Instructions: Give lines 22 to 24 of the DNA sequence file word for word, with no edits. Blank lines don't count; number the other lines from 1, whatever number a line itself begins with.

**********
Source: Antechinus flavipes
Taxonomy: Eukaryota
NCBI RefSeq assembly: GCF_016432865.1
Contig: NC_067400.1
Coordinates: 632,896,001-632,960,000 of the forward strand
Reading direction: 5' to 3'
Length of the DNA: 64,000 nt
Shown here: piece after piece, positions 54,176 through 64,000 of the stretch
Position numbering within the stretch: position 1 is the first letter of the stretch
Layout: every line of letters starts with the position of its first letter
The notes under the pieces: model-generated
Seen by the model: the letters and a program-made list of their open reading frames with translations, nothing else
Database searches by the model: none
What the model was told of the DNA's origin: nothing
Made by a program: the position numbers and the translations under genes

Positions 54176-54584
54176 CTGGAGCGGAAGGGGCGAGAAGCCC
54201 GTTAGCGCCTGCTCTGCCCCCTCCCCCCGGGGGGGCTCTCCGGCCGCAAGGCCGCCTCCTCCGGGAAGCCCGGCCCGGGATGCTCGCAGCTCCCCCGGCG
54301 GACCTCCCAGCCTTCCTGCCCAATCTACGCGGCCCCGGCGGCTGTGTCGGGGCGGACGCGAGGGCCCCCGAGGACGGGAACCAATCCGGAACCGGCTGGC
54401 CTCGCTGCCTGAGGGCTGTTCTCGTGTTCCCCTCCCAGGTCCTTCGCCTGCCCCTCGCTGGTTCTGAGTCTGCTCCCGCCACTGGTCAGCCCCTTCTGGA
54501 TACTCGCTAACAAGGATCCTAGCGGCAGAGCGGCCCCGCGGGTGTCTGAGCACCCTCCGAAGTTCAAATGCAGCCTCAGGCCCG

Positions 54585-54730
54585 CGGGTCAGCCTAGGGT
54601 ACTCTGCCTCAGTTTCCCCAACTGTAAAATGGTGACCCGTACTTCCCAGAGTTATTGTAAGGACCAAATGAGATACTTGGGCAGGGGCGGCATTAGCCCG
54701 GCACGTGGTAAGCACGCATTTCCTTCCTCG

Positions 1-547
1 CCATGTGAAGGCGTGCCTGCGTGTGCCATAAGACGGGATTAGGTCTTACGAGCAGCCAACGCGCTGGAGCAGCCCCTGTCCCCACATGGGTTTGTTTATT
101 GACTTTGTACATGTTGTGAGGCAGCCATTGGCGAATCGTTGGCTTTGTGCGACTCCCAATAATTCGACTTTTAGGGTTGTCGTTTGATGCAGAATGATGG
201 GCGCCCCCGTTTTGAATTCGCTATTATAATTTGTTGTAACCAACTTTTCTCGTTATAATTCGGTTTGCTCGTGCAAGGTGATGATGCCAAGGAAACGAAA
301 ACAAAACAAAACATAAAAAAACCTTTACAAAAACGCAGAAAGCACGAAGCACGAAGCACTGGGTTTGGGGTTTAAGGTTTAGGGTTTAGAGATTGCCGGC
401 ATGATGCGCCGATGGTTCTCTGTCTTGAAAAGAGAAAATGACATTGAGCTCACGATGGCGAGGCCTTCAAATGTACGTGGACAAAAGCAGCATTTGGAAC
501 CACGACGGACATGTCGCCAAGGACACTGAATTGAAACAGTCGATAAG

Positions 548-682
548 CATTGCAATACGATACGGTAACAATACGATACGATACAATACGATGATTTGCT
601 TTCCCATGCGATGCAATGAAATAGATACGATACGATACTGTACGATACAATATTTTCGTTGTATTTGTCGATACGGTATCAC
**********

Positions 54585-54730
54585 CGGGTCAGCCTAGGGT
54601 ACTCTGCCTCAGTTTCCCCAACTGTAAAATGGTGACCCGTACTTCCCAGAGTTATTGTAAGGACCAAATGAGATACTTGGGCAGGGGCGGCATTAGCCCG